Racing thoughts. A pounding heart. The feeling of worry and fear. That’s anxiety. It’s something many of you may have felt before, but for some of you it’s a constant battle that has only intensified this past year during the COVID-19 pandemic.

Constantly feeling anxious can lead to memory loss. A few different factors play a part, like:

Elevated cortisol levels – cortisol earns the nickname of the stress hormone as it helps kick your body into fight flight or freeze mode. It serves multiple functions, and too much of it can leave you constantly in that response.

Lack of sleep – we all know we need enough restful sleep each night for a variety of different benefits for our bodies, and regular sleep deprivation can result in serious health consequences including memory loss.

The habit of pushing back unwanted memories – sometimes blocking trauma can be a way to cope, but it doesn’t address the source of the problem, if some of your anxieties and traumas aren’t resolved, that could lead to memory loss over time.

When it comes to coping, unfortunately, changes won’t happen overnight, but you can try multiple different things to boost your concentration and recall in the meantime.

Write things down – you’re more likely to remember things when you write them down, and journaling how you’re feeling every day may help relieve some anxiety.

Train your brain – play some memory and brain games like crosswords with loved ones, or even try picking up an old musical instrument or challenging yourself to learn a new skill.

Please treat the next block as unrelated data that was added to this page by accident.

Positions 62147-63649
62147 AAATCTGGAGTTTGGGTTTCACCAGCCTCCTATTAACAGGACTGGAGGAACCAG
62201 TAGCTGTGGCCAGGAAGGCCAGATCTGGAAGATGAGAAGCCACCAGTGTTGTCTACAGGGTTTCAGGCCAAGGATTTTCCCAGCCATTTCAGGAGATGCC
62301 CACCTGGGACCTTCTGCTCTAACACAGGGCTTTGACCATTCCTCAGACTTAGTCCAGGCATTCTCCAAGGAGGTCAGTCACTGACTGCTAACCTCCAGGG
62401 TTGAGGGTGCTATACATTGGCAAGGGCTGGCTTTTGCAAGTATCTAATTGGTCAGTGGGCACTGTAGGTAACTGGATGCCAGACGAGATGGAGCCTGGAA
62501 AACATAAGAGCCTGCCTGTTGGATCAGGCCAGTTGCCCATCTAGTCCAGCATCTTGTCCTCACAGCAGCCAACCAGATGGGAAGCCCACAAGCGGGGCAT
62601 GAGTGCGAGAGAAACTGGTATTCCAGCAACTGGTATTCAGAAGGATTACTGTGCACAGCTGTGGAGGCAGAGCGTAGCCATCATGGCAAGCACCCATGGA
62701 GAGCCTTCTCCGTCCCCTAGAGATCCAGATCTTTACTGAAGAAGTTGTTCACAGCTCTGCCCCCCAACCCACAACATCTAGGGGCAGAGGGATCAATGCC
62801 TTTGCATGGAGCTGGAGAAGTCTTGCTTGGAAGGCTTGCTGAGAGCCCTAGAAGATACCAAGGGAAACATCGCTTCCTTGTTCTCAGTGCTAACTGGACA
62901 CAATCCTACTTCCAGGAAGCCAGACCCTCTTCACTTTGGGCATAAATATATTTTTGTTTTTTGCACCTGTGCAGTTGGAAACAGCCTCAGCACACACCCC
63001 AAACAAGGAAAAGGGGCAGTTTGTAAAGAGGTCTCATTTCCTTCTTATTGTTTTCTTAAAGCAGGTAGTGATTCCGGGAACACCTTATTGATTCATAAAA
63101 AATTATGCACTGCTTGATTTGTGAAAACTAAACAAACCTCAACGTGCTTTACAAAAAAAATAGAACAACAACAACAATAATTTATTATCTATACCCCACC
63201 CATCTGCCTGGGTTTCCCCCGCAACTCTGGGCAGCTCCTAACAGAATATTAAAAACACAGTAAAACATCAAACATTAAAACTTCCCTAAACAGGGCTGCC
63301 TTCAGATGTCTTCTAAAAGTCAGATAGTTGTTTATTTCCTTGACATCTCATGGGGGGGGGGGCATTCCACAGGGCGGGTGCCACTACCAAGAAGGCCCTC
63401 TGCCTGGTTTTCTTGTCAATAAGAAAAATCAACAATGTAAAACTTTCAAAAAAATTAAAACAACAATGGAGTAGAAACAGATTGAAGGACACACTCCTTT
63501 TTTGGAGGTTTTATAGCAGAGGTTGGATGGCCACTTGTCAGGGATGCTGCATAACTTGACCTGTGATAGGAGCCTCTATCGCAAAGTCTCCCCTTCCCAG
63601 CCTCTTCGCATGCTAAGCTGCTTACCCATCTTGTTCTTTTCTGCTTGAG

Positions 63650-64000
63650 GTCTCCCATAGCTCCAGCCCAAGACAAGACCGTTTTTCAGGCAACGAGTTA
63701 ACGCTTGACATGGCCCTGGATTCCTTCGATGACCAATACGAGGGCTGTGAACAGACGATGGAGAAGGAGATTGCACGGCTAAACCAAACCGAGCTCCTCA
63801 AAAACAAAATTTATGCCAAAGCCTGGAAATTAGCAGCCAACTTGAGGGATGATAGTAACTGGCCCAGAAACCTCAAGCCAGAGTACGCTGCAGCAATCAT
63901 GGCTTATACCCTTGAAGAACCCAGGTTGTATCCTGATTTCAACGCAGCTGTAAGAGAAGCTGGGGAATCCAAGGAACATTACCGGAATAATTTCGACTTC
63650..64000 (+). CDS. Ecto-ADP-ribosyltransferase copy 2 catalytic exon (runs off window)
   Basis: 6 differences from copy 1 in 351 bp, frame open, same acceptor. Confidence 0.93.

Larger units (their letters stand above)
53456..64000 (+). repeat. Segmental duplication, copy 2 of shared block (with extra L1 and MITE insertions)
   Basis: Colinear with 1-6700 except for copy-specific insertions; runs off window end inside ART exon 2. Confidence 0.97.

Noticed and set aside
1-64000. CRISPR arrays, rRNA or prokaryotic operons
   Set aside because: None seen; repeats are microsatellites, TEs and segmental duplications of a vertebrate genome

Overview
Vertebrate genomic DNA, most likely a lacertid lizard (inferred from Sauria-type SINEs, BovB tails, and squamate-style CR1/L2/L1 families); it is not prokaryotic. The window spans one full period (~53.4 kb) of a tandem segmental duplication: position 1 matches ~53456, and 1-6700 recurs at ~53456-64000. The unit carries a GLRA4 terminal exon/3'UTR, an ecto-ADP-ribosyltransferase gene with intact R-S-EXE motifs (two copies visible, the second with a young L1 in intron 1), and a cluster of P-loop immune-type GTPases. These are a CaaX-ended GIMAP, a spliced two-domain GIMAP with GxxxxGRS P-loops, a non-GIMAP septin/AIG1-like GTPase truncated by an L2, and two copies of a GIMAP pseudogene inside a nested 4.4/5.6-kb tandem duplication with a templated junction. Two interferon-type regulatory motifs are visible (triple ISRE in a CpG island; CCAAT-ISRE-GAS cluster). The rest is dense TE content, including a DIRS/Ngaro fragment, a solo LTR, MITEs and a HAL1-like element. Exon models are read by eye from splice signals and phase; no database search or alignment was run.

Make time to exercise – give yourself even just 5 or 10 minutes every day to move your body, exercise can help tire you out, helping you fall asleep faster and stay asleep longer.

Reaching out for support through professional help is always a big step to make – but you may find that it may be right for you. Amanda McIntosh with Four Rivers Behavioral Health tells me finding your form of self-care doesn’t have to be fancy, it can be simple.

“I actually believe that music is medicine,” McIntosh said. “I love music and I love to listen to music and I love to sing and so I think that is great. I also love art I think it’s good for people to utilize her creative side it really helps to be able to calm down and relax.”

Don’t forget to connect with your loved ones, everyone needs to know they have your support during these difficult times.